Wind pollination is the main distinguishing character of the genus Passerina. The anthers are borne outside the flower and large amounts of pollen are released explosively into the air. Pollen grains are also rounded and light so that they can easily be carried by the wind. The conspicuous, fleshy, red berries are favoured and dispersed by birds, often walking from one plant to the other on the beach.

Uses and cultural aspects
Marloth (1925) remarked that P. ericoides was laden with bright, scarlet fruits and that it was often employed as a Christmas decoration. The juicy pulp has a somewhat unpleasant taste, but appears to be harmless (dronkbessie). As early as 1919, Sim recommended P. ericoides as a useful shrub for planting in coastal areas exposed to sea winds. This species occurs on coastal dunes and on the banks of lagoons in the Cape Peninsula and adjacent coastal areas of the Western Cape. The plants are excellent sand binders as they have an extensive root system from which resprouting often takes place. Because human impact and invasion of alien vegetation along the coast of the Cape Peninsula are very high, rehabilitation and conservation of coastal dunes is of vital importance. P. ericoides plants are ideally suited to combat erosion of coastal dunes and can be used as a substitute in coastal areas where alien vegetation is cleared. In their research on the coastal erosion of the Milnerton beaches, Biggs et al. (2001) made use of P. ericoides, occurring on the mobile dunes of this area, as a natural monitor to indicate coastal erosion.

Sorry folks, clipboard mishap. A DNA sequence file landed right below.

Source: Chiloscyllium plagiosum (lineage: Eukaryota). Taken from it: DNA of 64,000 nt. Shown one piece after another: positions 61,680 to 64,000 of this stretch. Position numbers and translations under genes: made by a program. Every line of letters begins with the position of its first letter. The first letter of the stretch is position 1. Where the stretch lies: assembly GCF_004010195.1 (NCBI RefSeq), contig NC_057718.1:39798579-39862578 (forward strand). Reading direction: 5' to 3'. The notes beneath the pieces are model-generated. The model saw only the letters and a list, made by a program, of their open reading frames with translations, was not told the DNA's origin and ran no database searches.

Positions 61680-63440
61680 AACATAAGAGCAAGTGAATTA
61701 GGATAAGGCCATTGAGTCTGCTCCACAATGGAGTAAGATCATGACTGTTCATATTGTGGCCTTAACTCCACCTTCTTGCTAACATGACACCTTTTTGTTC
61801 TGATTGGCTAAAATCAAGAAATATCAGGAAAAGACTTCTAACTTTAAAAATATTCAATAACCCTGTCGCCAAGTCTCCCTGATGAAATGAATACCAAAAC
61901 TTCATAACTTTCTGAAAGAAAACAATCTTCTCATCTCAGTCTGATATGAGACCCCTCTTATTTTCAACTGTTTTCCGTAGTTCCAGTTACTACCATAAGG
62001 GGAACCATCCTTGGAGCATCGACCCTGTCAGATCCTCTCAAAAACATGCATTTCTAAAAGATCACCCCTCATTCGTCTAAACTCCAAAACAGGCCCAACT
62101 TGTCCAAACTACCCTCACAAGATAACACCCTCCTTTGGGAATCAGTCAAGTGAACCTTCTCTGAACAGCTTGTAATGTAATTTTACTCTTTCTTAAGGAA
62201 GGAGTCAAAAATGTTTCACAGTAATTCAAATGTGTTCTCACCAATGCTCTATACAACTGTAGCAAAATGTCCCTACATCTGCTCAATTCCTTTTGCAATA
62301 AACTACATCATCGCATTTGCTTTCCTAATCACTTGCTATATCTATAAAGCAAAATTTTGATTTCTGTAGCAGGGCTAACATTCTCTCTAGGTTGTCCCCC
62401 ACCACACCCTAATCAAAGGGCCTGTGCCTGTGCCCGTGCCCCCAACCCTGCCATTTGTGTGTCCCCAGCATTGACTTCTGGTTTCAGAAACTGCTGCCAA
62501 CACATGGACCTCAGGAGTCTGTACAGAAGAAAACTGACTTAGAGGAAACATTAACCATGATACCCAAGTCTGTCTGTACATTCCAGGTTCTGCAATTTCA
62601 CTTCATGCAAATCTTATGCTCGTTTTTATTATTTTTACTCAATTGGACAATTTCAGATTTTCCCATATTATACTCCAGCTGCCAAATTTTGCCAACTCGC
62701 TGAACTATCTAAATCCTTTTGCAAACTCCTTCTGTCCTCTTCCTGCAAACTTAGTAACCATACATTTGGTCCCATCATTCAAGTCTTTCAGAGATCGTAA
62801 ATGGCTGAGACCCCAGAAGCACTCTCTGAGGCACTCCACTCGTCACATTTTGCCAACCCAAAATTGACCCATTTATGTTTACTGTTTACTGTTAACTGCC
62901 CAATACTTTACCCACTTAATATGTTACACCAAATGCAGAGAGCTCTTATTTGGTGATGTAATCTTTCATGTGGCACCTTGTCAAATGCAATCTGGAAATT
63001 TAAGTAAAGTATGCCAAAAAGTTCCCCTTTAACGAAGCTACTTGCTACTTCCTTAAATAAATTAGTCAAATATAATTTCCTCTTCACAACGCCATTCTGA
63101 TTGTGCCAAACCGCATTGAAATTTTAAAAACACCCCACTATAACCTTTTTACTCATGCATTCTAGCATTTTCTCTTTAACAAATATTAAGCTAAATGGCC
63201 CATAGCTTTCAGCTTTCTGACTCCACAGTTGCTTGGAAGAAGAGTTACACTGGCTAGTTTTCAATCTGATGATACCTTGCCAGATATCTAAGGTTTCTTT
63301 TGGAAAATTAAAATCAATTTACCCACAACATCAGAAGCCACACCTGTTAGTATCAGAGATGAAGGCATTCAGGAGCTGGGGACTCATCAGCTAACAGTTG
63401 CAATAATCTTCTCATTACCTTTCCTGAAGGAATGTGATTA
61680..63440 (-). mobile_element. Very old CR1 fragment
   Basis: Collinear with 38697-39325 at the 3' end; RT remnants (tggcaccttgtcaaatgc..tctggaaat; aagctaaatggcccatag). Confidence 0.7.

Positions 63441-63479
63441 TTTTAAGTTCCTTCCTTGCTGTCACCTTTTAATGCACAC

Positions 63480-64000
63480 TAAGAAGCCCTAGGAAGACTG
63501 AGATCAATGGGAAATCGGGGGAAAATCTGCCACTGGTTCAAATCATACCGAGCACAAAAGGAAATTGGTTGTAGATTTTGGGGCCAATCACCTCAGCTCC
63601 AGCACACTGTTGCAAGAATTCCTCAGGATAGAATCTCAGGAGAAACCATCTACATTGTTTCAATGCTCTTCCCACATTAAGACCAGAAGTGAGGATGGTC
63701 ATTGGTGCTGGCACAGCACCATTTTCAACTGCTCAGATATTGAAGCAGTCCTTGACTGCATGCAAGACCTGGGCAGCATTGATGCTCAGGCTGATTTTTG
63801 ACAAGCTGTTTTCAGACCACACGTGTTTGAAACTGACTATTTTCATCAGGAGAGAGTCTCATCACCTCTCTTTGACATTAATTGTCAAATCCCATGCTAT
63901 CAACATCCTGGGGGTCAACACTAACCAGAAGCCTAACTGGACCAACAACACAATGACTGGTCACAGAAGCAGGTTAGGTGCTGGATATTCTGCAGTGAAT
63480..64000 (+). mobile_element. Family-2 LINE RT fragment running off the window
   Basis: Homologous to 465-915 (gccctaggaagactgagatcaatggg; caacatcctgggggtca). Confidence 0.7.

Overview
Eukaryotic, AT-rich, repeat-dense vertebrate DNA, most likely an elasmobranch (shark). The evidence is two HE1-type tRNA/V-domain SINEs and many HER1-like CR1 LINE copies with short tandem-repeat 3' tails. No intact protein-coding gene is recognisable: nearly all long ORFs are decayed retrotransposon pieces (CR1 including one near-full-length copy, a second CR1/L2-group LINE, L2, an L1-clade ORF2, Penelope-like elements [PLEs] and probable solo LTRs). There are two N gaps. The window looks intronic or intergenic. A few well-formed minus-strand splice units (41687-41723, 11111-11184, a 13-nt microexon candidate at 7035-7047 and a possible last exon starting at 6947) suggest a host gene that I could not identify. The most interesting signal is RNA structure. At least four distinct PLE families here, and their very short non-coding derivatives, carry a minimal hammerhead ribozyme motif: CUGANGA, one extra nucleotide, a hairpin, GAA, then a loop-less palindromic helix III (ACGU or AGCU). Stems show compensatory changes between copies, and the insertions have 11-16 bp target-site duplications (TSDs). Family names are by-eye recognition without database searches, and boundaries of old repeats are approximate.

Growing Passerina ericoides

The rule of thumb for the cultivation of any plant is to adhere to the natural habitat of the plant as closely as possible. P. ericoides is both a resprouter and a reseeder. It has an extensive root system and may be propagated by adventitious roots or suckers. As the fruits are berries, seeds may be available and would probably germinate well in sandy soil. However, these are plants adapted to maritime conditions (wind and salt spray) and they would obviously grow best close to the coast.

Anthony Hitchcock ( pers.comm.) reports that these plants have been grown from seed and cuttings at Kirstenbosch, with seed germinating readily.

References and further reading

  • Biggs, C., Knight, R., Raitt, L.M. & Keats, D. 2001. The use of vegetation indicators for the assessment of coastal erosion in Milnerton South Africa. 27th Annual Conference of the South African Association of Botanists, RAU, Johannesburg. Unpublished.
  • Gunn, M. & Codd, L.E. 1981. Botanical exploration of southern Africa. Balkema, Cape Town.
  • Jackson, B.D. 1917-1918. Linné-Tulbagh correspondence in possession of the Linnean Society, being a fifth contribution towards the history of the Linnean collections. Proceedings of the Linnean Society 130, Suppl. 1-13: 5-13.
  • Linnaeus, C. 1767. Systema naturae, edn 12,2. Laurentius Salvius, Stockholm.
  • Marloth, R. 1925. The flora of South Africa, vol. 2,2. Darter Bros., Cape Town.
  • Savage, S. 1945. A catalogue of the Linnaean Herbarium. Linnean Society of London.
  • Sim, T.R. 1919. Flowering trees and shrubs for use in South Africa. The Speciality Press of South Africa, Johannesburg.


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National Herbarium Pretoria
October 2004.